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Saturday, February 25, 2012

Cecilia Latella is my guest today to talk about her interest in Richard III and  about her comic book dedicated to him, The Boar (Read my review HERE)
Cecilia Latella was born in Naples in 1981. She has always loved stories of heroes and knights, so that her first comic, drew when she was in elementary school, was a short version of the Odyssey. While at university she has outlined 948 pages of a fantasy saga entitled Asanor. After her PhD in Comparative Literatures, she has returned to comics, writing and drawing The Boar, a biography of Richard III, that was self-published and presented in Lucca '09. In 2010, she was selected by Craig Thompson for a graphic novels residency that took place at the Atlantic Center for the Arts, Florida. She is currently working as art director for the MAD Entertainment animation studio and is continuing to draw comics for a series of indipendent writers.

Richard III - Saint and Wicked by Cecilia Latella
Where does your interest in Richard III and the Ricardian cause come from? A book, a movie, a college course?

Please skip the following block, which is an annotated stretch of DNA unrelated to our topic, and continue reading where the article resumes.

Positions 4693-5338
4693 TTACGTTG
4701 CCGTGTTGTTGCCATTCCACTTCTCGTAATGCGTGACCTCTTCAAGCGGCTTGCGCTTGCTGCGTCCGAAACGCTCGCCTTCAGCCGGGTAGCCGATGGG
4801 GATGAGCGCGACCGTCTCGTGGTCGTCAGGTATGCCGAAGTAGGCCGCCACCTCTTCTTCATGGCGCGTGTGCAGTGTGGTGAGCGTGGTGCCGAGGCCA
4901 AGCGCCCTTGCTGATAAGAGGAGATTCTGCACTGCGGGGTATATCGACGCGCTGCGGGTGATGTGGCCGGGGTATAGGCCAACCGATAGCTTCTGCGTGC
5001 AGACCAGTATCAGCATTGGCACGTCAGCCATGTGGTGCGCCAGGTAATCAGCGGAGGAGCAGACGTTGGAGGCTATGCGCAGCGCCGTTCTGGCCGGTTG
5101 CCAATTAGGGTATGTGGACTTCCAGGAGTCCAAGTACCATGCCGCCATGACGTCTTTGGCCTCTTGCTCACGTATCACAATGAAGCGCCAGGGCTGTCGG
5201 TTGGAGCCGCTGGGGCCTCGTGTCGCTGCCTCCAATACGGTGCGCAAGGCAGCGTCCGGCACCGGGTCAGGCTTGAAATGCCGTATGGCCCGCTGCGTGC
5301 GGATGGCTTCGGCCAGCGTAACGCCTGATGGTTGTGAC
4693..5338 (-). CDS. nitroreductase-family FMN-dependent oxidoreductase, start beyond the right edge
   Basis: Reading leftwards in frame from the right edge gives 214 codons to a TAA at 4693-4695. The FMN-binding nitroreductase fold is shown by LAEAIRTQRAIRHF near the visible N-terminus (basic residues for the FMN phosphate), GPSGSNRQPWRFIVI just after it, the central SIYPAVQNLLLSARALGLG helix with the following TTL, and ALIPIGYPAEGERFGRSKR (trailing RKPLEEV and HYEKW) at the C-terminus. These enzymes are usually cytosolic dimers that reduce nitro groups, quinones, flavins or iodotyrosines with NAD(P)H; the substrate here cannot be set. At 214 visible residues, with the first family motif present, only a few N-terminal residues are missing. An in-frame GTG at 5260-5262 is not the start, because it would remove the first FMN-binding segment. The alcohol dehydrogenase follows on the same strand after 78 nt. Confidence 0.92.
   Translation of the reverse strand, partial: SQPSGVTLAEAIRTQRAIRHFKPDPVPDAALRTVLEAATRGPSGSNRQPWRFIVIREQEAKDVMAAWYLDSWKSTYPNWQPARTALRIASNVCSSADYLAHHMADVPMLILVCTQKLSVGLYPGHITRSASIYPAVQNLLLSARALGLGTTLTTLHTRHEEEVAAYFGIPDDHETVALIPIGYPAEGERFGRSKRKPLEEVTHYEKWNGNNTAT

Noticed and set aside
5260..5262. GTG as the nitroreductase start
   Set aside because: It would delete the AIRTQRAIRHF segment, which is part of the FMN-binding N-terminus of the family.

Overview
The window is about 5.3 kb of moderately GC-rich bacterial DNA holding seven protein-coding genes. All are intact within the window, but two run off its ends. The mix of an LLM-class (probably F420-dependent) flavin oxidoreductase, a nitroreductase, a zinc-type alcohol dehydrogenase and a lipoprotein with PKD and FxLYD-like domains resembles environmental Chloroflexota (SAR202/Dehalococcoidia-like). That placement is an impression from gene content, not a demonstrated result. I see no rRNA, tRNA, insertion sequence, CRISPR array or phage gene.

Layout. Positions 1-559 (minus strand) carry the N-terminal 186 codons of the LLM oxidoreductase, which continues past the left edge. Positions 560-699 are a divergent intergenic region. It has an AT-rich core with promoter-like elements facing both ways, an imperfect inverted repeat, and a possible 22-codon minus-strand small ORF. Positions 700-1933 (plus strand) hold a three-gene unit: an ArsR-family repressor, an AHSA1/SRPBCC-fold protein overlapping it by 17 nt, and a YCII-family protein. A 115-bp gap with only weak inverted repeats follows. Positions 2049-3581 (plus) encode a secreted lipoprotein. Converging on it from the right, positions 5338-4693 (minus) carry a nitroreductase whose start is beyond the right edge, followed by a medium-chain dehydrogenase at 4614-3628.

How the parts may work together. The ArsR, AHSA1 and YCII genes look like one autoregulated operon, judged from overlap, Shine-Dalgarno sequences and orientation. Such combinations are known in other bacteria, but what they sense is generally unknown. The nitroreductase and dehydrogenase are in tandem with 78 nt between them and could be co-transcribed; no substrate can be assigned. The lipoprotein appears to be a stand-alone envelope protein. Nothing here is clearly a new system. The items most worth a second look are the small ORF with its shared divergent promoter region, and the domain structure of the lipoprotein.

The first time I met the figure of Richard III was in the comic book adaptation of The Black Arrow by Gianni De Luca. I was 13 at the time. In it, as in Stevenson’s novel, Richard is described as a young captain, ruthless but at the same time following his own code of honour. Plus, he is superbly drawn (De Luca was and is one of my favourite artists). I was hooked in particular by the last scene, in which he regrets not being able to enjoy a normal, happy life. After that, I started looking for more stories featuring Richard III.

Which was the book /film/play that made the difference for you?
I’d lie if I didn’t admit that Shakespeare’s Richard IIIwas a major factor of my fascination. I read it after The Black Arrow and it was a blast. I fell in love with Richard’s way with words, his wit and his black humour. I’ve always been fascinated by ambiguous characters, and Richard was the peak of charming villains. Then I found, by chance, an abridged version of Jean Plaidy’s The Reluctant Queen, and as easily as I was hit by Richard as villain, I accepted his version